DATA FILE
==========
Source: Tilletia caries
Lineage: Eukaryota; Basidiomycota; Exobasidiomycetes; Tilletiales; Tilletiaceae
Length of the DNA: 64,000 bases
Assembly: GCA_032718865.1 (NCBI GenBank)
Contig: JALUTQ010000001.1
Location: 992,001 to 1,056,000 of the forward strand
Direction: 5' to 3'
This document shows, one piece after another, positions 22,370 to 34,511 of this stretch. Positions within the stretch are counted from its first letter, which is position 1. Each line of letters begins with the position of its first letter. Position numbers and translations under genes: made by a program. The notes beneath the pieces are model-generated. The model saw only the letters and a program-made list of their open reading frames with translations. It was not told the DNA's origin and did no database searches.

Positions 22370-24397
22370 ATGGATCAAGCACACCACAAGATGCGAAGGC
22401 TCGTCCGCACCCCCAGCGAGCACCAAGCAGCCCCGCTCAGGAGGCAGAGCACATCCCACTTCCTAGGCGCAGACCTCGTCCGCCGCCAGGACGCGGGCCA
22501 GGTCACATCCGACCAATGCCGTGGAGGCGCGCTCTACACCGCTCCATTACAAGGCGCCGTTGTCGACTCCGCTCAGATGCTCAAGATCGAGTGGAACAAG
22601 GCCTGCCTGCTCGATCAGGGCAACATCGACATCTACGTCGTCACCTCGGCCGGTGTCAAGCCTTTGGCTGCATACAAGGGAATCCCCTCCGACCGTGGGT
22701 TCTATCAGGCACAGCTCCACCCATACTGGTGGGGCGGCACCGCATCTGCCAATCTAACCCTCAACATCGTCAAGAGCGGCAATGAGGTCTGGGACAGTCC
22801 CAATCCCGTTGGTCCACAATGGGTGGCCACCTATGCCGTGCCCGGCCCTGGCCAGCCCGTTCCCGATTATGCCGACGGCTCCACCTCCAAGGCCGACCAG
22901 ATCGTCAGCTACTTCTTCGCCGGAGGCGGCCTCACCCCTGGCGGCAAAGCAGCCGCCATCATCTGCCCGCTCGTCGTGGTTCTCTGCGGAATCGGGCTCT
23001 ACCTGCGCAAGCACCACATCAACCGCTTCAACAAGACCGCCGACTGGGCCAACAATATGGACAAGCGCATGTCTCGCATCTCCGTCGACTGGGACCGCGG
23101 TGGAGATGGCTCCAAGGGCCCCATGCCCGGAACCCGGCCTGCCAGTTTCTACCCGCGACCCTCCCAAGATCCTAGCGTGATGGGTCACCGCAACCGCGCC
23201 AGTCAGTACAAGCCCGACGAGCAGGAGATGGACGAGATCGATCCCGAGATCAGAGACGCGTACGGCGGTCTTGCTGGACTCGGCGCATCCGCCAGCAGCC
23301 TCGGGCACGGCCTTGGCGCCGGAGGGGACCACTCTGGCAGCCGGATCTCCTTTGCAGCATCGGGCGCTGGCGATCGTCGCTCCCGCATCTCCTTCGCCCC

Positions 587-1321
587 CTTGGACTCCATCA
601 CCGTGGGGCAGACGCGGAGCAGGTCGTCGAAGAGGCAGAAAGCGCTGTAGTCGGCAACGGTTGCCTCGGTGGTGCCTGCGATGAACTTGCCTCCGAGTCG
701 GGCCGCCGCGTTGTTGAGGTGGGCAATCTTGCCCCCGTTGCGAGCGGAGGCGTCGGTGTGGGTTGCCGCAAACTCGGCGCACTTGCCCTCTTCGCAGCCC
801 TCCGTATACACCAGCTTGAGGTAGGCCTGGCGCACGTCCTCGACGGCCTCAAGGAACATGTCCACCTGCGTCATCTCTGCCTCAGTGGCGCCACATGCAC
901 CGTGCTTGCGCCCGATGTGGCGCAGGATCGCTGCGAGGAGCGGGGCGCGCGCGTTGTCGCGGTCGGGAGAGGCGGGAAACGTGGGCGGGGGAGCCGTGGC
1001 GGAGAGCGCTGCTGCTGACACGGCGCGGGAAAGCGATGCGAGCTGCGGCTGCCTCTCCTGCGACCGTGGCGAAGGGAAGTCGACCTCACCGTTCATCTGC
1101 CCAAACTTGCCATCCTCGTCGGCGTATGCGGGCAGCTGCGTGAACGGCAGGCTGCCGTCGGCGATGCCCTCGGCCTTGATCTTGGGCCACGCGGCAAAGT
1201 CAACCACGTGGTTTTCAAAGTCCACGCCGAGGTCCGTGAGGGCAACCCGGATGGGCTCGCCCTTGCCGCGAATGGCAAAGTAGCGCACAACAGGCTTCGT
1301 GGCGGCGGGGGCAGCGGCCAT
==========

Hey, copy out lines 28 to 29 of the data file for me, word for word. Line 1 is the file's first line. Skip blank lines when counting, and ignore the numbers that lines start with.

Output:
1101 CCAAACTTGCCATCCTCGTCGGCGTATGCGGGCAGCTGCGTGAACGGCAGGCTGCCGTCGGCGATGCCCTCGGCCTTGATCTTGGGCCACGCGGCAAAGT
1201 CAACCACGTGGTTTTCAAAGTCCACGCCGAGGTCCGTGAGGGCAACCCGGATGGGCTCGCCCTTGCCGCGAATGGCAAAGTAGCGCACAACAGGCTTCGT